Conversely, many may say with good reason that the monarchy is outdated, elitist, and a spanner in the works for democracy. Indeed monarchies are increasingly becoming a thing of the past, and in today’s world it may seem out of place to see a family of people living a life of unbounded riches and privileges simply by birth right. This is a view that is becoming increasingly popular among younger Britons. Additionally, one might contend that the monarchy has lost its magic; it no longer inspires the same awe and reverence it once did, and is unable to invoke the sense of service and duty to country that it once could. 

Prince Harry and Meghan Markle being interviewed by Oprah Winfrey. (Credit: Marie Claire)

While support for the British monarchy appears to be holding steady, even in the wake of the latest saga with Harry and Meghan, I believe that the monarchy is on thin ice. The age of deference has long since passed, and in an era of materialism and rationality, the ethereal touch of monarchy has arguably lost its draw. Perhaps this is a good thing, or perhaps now more than ever we need a symbol of unity and duty to do our best by our neighbour and country. What is worth pointing out though is that Queen Elizabeth II, our longest serving monarch, has led the country dutifully throughout her life, and it is worth considering deeply whether the alternative (President Boris Johnson?) is really a better option.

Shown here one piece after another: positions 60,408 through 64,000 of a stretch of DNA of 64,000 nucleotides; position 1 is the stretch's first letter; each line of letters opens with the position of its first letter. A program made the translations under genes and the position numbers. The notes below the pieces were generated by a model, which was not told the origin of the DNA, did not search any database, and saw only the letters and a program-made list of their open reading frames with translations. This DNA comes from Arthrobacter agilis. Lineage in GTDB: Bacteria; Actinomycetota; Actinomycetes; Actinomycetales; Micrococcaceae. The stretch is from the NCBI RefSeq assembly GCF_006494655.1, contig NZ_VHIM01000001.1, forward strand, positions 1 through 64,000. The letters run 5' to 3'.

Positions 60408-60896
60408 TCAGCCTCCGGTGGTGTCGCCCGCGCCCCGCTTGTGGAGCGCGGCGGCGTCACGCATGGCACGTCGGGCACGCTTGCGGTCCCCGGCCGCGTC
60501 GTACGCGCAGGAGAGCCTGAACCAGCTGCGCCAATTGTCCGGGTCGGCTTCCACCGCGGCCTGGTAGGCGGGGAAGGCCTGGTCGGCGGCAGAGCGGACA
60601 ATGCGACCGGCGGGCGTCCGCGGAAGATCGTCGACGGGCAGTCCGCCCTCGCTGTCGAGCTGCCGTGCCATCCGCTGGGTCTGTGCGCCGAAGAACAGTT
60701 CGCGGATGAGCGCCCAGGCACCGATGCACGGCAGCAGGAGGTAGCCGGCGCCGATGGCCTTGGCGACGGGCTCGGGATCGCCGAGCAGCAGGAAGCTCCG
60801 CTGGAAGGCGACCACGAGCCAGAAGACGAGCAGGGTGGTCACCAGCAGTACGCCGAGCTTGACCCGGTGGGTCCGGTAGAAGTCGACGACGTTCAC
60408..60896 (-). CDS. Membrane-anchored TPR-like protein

Leo Cullis, History in Politics Writer

General Secretary Putin— the Use of History by Russia’s Regime

Putin’s propaganda machine was laid bare for all to see last month with the return of Russian dissident Alexey Navalny, after recovering from nerve agent poisoning. The Kremlin initially refrained from commenting on the activist, however as his video detailing Putin’s Black Sea palace was released and protests in support of him erupted across Russia, he was quickly depicted as a Western puppet, playing on old fears of Russia’s Cold War rivals. He was later charged with slandering a veteran of the Second World War, more commonly known as the Great Patriotic War in Russia. The defence against Nazi invasion occupies a venerated place in the minds of Russians, dating back to Stalinist propaganda. To slander a veteran would be to slander Russia’s sacrifices in the war as a whole. It is therefore, unsurprising Putin deployed this particular tactic against his adversary.

Vladimir Putin addressing Russian citizens on the State Television channels, Moscow, Russia, March 2020. (Credit: Alexei Druzhinin, Sputnik, Kremlin Pool Photo via AP)